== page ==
During family gatherings at my home, we can depend on my cousin Ann, otherwise known as Ms. Candy, to tell the best stories.
Last Thanksgiving, Ms. Candy shared a story of how she went to a local deli and ordered a turkey hoagie with light mayo and extra onions. Opening the wrapping, she uncovered a tuna hoagie with extra mayo and light onions—the opposite of what she had ordered.
Disappointed and frustrated, she told the deli worker, “Sir, this is not the sandwich I ordered, but apparently this is the sandwich I need!” He responded laughingly, “I thought I was in trouble, but I’m glad you are happy with what was given to you!”
Ms. Candy rarely arrives at family gatherings without a captivating story. She keeps us on the edge of our seats with her ability to tell stories. Maybe it is her captivating Brooklyn accent that makes the stories come alive, or perhaps her overly dramatic movements make her family members sit at her feet as she shares powerful stories that make us laugh, cry and reflect.
During this season of Lent, I have been thinking much about the power of storytelling. Storytelling is a powerful way to engage those in the world around us. American author Nancy Duarte suggests that every story has an arc that starts with “what is” and ends with “what could be.”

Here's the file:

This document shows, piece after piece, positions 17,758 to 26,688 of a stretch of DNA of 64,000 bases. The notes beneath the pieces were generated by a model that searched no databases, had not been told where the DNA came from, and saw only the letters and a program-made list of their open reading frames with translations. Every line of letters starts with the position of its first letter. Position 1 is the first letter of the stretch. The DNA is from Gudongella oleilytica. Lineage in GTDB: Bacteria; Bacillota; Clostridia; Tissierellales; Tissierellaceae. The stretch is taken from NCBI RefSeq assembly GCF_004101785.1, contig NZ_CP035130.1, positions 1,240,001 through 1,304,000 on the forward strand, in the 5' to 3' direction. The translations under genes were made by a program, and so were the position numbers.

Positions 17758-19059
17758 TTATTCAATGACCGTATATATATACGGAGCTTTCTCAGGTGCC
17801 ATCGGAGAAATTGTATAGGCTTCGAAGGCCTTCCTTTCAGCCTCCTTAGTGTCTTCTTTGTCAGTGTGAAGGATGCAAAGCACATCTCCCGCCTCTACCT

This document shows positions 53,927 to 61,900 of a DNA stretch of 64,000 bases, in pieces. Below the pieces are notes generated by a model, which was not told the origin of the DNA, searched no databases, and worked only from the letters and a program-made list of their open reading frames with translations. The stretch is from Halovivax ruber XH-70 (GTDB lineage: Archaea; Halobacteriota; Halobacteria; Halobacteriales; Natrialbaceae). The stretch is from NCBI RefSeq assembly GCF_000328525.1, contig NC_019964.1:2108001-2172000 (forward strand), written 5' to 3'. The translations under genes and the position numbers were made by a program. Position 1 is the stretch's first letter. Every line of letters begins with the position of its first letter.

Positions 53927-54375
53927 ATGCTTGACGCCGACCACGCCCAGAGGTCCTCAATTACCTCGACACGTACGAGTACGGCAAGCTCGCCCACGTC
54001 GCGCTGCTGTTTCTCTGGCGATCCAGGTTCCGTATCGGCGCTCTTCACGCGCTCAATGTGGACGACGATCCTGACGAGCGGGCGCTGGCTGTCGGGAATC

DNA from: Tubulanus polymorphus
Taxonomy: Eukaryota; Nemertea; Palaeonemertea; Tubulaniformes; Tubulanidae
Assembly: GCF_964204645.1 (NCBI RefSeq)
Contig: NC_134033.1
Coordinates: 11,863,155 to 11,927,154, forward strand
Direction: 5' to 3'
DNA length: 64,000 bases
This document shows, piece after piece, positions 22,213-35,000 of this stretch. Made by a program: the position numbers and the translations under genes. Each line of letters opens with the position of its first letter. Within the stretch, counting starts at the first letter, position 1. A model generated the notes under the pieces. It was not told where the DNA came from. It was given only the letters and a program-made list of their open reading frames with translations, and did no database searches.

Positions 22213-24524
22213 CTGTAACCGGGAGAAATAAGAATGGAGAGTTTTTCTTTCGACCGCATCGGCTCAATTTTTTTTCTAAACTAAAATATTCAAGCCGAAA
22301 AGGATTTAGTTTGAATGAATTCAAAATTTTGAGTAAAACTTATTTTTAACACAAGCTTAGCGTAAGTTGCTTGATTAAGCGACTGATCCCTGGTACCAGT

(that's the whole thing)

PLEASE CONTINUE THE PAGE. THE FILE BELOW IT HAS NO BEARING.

The “what is” reminds us of the past and what is true. And the “what could be” represents the future, life without roadblocks.
As people of faith, we use this arc in our daily witness to spread hope, joy and love. We share “what is,” but then we move to “what could be.” When our children act out, we remind them of their present behavior—what is. We encourage them forward with our hopes for the future—what could be.
Likewise, a congregation can sometimes seem to be in conflict with its leaders—the “what is.” And yet, we are reminded of the power of unity and what can be achieved by working together—”what could be.”
The story of Christ reminds us during the Lenten season of “what is,” but most of all “what could be.” This eschatological hope for the future tells us that despite “what is,” we look to the promise of “what could be.”
No matter what you face during this season, be encouraged that God stands with you and has given you the tools to navigate “what is.” But most of all, God has prepared us for “what could be!”
*The Rev. William D. Carter, III, is Senior Pastor of Franklin St. John’s United Methodist Church in Newark. He is also a Meadowlands District Circuit Elder.